Westboro Baptist Church stay on Missouri law supported

The 8th U.S. Circuit Court of Appeals in St. Louis ruled Thursday that Shirley Phelps-Roper is entitled to a preliminary injunction while the constitutionality of statutes restricting where members of Topeka-based Westboro Baptist Church can picket is reviewed.

The appeals court’s decision reverses an earlier judgment by the U.S. District Court for the Western District of Missouri that denied Phelps-Roper’s’ motion for a preliminary injunction.

Phelps-Roper said Thursday that the statutes in question are murky when it comes to defining the distance church members can picket from funerals, using words like “in front of” and “about.” Because of that language, she said law enforcement officers and other officials are left open to interpret how the statutes should be enforced.

Westboro Baptist Church
The Westboro Baptist Church is a hate group masquerading as a Christian church. Led by Fred Phelps, members — who have deluded themselves into thinking that they are followers of Jesus Christ — of this church target homosexuals with messages of hate.

The group’s extremist views and despicable behavior mark it as a cult of Christianity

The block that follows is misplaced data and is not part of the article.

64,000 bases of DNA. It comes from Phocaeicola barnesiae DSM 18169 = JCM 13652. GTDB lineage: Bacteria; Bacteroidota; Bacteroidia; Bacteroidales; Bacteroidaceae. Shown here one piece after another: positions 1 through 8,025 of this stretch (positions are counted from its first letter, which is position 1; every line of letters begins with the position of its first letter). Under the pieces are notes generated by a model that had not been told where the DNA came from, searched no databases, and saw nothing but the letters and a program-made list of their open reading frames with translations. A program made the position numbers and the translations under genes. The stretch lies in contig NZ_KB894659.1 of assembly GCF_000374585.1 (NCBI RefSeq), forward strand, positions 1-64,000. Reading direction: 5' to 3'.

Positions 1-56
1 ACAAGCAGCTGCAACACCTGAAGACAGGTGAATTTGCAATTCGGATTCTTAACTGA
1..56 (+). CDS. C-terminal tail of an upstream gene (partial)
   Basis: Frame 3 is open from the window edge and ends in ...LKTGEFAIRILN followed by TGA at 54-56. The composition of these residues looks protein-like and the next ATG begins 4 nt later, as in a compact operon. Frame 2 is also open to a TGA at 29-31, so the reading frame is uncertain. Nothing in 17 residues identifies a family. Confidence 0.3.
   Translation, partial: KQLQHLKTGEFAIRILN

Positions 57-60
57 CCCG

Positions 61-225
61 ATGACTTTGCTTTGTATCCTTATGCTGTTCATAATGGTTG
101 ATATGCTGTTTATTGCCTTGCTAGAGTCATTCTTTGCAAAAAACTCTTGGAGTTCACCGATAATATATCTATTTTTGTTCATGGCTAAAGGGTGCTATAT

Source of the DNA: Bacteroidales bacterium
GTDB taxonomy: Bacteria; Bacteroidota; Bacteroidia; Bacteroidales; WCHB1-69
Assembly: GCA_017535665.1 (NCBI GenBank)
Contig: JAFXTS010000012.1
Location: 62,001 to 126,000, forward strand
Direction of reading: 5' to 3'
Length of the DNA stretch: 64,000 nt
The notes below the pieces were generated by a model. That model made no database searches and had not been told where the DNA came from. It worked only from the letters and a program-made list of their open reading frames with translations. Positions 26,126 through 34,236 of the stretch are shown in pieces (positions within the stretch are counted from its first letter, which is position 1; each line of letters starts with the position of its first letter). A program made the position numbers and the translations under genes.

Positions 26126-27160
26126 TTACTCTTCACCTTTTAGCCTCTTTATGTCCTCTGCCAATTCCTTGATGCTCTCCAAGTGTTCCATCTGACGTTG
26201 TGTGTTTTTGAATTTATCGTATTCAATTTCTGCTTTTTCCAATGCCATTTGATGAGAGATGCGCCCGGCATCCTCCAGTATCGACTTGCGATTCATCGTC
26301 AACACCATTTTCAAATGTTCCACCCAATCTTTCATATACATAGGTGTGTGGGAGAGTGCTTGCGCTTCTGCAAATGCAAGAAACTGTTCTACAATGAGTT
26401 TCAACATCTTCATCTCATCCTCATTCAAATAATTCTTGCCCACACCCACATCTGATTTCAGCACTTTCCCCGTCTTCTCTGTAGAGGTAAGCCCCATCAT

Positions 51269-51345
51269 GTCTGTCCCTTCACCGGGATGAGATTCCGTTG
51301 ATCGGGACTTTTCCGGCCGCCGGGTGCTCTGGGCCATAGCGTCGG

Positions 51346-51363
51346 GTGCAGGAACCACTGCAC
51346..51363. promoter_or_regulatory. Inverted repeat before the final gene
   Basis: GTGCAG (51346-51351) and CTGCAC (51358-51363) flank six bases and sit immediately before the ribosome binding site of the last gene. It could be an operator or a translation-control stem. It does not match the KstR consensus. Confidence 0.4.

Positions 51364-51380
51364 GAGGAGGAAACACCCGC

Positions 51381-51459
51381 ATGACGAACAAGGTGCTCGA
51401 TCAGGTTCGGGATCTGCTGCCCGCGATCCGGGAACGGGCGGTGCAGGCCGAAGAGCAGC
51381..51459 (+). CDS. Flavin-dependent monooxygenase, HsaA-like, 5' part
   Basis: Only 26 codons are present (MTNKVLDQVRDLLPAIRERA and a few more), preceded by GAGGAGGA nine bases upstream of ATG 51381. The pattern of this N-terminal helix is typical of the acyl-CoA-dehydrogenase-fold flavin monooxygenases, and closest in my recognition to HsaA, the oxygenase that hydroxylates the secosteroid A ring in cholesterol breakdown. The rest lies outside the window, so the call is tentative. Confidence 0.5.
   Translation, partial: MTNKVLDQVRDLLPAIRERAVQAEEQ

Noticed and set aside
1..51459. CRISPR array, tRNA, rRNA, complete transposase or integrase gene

Westboro Baptist Church members believe God is punishing the United States for its tolerance of homosexuality by killing Americans, including soldiers serving in Iraq and Afghanistan.

On Aug. 5, Phelps-Roper and other Westboro Baptist members picketed and protested near the location of the funeral of Army Spc. Edward Lee Myers in St. Joseph, Mo.

In response to the protest, Missouri enacted statutes that criminalize picketing “in front or about” a funeral location or procession and within 300 feet of a funeral location or procession.

The district court denied Phelps-Roper’s original motion, saying she didn’t demonstrate she was likely to succeed on its merits, didn’t demonstrate irreparable harm and the public interest weighed in favor of upholding the challenged statutory provisions, according to U.S. Appeals Court records.

Phelps-Roper said the higher court concluded she demonstrated a fair chance of prevailing on the merits of her claim and will suffer “irreparable injury” if the preliminary injunction isn’t issued.

“The reason they say irreparable injury is because it’s a First Amendment right,” she said, of the group’s picketing.

The appeals court also stated, “The injunction will not cause substantial harm to others, and the public is served by the preservation of constitutional rights.”

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Religion News Blog posted this on Friday December 7, 2007.
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